“If you give half a damn about which multi-billion-dollar corporation “wins” a totally made-up contest, then you need to drop acid and spend some time in an ashram.”
– Andy Ihnatko, on why your phone choice should be what’s right for you and not what’s right for them
Short version: It’s all about information sharing between apps.
Plain Text is the App
Android apps suck. Most of them, anyway. It pains me to say as much, as a regular Android user and sometimes evangelist, but it’s true. Google is doing some really promising things with Now and with its built in apps, and several cross platform mainstays like Instapaper and Comixology really shine on my Nexus 7, but for the most part, Android doesn’t have nearly the same healthy app ecosystem that iOS does. I know some of the reasons - Android users are less likely to pay for apps, developers are less willing or capable of developing for so many diverse devices, cell companies and device makers have been rather poor about keeping the OS on old devices up to date - but it still sucks.
About once a month, I confront this sucky reality when I go searching yet again for a new Android text editor. I’ve used Epistle for Android on my phone and tablet for years. Epistle is clean, it previews Markdown, it syncs effortlessly with Dropbox and it’s never given me problems in all the time I’ve used it. Still, it lacks some of the obvious shine and bonus features that apps like Nebulous Notes or Drafts have in iOS. And Epistle’s developer has gone completely AWOL: not only is the app not updated, I e-mailed him a month ago offering to send a little cash his way, and he has yet to write me back.
As beautiful and feature rich as those apps are, though, each month I’m left scratching my head trying to figure out what I need them for. I started using plain text, ostensibly, because the format was lightweight and didn’t require any one specific app or platform. Yet, here I am, searching for a complex, feature-rich solution for dealing with files designed to be simple and uncomplicated.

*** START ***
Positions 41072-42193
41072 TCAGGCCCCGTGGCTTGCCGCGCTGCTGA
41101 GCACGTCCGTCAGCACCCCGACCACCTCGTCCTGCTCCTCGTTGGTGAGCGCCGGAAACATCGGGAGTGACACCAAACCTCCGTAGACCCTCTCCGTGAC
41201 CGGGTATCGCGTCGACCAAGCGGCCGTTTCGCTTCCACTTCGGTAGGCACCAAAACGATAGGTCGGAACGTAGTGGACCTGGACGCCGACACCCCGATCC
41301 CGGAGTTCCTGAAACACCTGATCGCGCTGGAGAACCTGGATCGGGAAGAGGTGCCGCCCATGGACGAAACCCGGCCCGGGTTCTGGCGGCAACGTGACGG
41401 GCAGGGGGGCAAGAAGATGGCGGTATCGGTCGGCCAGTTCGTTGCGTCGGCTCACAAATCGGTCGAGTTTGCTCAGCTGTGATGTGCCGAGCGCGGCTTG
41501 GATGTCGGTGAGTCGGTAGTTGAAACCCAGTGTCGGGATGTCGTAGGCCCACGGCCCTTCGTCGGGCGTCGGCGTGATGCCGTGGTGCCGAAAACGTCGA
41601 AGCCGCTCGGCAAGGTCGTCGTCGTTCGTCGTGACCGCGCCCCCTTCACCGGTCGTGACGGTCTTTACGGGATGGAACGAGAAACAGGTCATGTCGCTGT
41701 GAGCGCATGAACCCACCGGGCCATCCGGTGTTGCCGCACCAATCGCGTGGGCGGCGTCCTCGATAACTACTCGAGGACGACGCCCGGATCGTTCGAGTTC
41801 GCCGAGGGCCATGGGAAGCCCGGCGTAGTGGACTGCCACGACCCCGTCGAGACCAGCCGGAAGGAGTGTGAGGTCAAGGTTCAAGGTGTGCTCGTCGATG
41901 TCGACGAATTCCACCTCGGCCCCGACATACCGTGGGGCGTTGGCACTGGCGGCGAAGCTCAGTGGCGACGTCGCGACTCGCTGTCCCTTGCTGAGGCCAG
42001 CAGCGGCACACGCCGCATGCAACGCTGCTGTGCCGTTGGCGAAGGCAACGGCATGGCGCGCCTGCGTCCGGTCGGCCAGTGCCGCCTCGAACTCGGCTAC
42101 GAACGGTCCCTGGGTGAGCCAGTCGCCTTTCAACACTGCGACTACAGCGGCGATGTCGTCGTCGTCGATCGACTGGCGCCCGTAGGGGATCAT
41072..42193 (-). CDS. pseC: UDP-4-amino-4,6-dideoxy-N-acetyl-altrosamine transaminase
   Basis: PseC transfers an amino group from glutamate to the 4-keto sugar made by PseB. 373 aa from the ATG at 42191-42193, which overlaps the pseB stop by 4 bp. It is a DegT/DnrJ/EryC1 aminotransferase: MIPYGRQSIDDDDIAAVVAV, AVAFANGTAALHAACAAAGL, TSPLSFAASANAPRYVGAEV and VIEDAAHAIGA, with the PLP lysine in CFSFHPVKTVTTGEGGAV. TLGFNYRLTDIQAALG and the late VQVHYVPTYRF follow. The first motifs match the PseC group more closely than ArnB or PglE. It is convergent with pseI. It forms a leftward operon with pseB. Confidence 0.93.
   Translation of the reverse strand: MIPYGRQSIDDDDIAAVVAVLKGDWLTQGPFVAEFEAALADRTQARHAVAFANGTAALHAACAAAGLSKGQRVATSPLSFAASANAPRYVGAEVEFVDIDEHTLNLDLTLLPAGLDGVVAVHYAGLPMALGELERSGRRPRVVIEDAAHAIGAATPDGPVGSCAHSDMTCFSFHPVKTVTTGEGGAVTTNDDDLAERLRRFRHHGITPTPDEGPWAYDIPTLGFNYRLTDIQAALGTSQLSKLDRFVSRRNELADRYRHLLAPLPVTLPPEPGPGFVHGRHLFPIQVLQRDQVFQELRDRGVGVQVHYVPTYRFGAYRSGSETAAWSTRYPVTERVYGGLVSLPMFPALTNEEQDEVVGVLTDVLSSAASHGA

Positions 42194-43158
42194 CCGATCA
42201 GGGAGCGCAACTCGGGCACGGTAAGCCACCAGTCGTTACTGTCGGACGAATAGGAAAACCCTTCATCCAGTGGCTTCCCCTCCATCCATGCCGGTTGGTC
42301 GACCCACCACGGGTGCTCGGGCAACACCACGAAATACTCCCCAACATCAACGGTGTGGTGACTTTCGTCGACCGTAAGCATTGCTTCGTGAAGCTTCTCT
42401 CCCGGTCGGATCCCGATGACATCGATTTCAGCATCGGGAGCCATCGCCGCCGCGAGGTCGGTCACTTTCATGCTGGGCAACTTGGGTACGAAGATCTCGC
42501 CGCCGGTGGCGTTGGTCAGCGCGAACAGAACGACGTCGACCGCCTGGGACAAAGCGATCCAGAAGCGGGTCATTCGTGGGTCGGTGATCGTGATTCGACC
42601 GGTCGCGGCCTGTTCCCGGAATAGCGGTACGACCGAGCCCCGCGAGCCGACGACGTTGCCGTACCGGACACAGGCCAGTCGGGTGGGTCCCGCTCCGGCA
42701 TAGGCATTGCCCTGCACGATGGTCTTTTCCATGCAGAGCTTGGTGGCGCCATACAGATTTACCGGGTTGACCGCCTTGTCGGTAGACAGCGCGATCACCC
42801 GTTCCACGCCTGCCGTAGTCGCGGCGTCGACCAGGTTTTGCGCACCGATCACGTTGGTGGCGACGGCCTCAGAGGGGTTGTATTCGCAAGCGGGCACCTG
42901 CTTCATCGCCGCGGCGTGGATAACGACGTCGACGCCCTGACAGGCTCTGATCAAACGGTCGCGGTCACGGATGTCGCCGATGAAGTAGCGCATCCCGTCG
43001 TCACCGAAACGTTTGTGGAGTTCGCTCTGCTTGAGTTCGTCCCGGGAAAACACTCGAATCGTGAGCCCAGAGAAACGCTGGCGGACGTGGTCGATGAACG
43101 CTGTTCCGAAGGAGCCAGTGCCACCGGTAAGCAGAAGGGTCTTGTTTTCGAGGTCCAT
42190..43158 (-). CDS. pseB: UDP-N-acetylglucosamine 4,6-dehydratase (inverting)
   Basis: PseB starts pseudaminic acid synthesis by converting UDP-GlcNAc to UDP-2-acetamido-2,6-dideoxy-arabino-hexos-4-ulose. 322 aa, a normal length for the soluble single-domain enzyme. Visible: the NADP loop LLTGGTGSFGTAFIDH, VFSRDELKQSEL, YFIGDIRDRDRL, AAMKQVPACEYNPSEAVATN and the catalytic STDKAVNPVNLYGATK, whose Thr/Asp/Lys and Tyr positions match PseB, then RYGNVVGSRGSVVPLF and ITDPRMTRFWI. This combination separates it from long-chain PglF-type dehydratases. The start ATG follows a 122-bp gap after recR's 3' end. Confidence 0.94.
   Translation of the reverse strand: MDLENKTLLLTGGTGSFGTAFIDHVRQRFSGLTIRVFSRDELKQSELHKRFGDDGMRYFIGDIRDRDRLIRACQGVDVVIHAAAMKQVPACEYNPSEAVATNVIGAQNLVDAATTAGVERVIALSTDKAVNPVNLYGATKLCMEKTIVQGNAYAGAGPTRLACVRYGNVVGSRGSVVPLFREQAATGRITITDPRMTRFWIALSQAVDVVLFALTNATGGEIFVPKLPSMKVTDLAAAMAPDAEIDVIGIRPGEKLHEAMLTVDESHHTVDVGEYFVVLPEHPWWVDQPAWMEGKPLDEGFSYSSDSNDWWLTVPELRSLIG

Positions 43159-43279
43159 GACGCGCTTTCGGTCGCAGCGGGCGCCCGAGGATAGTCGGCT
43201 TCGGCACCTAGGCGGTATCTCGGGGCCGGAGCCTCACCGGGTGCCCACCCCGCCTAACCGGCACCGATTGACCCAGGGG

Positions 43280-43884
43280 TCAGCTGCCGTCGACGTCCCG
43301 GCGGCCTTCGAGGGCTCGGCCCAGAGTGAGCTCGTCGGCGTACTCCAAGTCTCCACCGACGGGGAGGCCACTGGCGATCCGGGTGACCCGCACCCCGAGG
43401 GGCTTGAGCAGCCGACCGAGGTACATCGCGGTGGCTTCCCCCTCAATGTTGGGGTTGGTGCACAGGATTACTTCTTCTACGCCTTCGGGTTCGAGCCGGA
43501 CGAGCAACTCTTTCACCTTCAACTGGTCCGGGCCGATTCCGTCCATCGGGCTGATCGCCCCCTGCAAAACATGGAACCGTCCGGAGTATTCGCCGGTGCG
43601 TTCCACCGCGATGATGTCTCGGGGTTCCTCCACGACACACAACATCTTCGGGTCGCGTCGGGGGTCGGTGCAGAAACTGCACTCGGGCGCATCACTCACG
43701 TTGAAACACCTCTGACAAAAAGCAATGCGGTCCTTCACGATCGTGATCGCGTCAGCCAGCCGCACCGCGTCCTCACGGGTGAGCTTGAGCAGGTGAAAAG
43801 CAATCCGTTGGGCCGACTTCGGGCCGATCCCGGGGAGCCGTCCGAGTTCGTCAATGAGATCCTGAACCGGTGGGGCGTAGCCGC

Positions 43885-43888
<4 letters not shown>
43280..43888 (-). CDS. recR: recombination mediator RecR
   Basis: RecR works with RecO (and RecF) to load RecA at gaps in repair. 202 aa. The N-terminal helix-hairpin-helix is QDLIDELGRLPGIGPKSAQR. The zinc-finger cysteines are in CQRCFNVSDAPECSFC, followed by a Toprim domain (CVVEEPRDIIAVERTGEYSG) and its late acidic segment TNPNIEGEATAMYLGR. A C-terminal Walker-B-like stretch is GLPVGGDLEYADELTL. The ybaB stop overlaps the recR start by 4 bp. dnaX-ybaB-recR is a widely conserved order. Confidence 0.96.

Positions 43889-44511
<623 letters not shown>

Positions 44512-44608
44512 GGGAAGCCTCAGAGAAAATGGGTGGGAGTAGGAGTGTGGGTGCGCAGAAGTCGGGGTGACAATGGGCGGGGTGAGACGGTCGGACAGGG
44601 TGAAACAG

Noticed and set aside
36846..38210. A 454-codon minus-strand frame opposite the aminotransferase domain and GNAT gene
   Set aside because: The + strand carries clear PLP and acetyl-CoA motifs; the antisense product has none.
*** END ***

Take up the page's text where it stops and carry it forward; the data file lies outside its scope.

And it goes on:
I wouldn’t give up my Macbook Pro, with all its text editors and scripts, for doing my work. Not for a minute. But when I’m on my phone? I’m opening files, referring to them, and occasionally adding or deleting things. When I’m on my tablet? I’m writing in exactly the environment where I don’t want the distractions of Microsoft Word, or even the distractions of my intensely agile favorite FoldingText.
There’s a niggling part of my brain that has yet to make peace with the inherent - at times the helpful - constraints of a software universe that can’t possibly deliver every single thing I want. That problem, the underlying problem, isn’t going to be solved by buying an iPhone 5.
Hey, Calibre is Now (sorta) Pretty!
If you’ve ever tried and put away famous powerhouse e-book conversion and management program calibre, now’s the time to give it a second look. Version 0.9 adds some much needed cosmetic improvements, including rounded window corners and highlighting throughout the interface. That, and plenty of tweaking to cut down on redundant menus and toolbar buttons, leaves a program whose features are impeccable a little bit more enjoyable to use.
The new version also adds support for wireless syncing with Android devices via Calibre Companion, a cheap app that keeps e-books of all file types nicely organized on your device. Using it on my Nexus 7 is an easy way to keep PDFs, Kindle KF8 files, e-pubs and the rest all in one place so they can be opened in their respective software platforms. Plus, if you like fbreader’s ability to customize fonts and margins, but aren’t a huge fan of its menu structure, Calibre Companion provides a nice work-around.
I don’t like hospitals and nursing homes that much. I mean, okay, nobody likes hospitals and nursing homes. But, for me, it’s not so much the sights or the smells, it’s the sounds. The relentless and constant beeping of old medical machines with monotone speakers is enough to drive me up the wall.
That’s why I finally went out and spent the $10 on Cleartones, a set of notification sounds by Hugo Verweij. I’ve got three devices in the apartment now, and I’ve spent some time considering what notifications are most important, and what aren’t. If I care so much about what is allowed to make sounds, I realized, I should also care what those sounds are.
Aural aesthetics doesn’t get nearly enough attention, in my book. Cleartones are the first set of artistic, dare I say deliberately designed, notification sounds and ringtones, and you get 50 of them for the same price as a crappy Pink Floyd poster in a college dorm room.
Now that I have them, I’ve got different tones for different kinds of notifications, so I can decide whether it’s worth picking my phone up for a new e-mail or location reminder. More importantly, I plan to switch them out often so the beeping never gets too dull.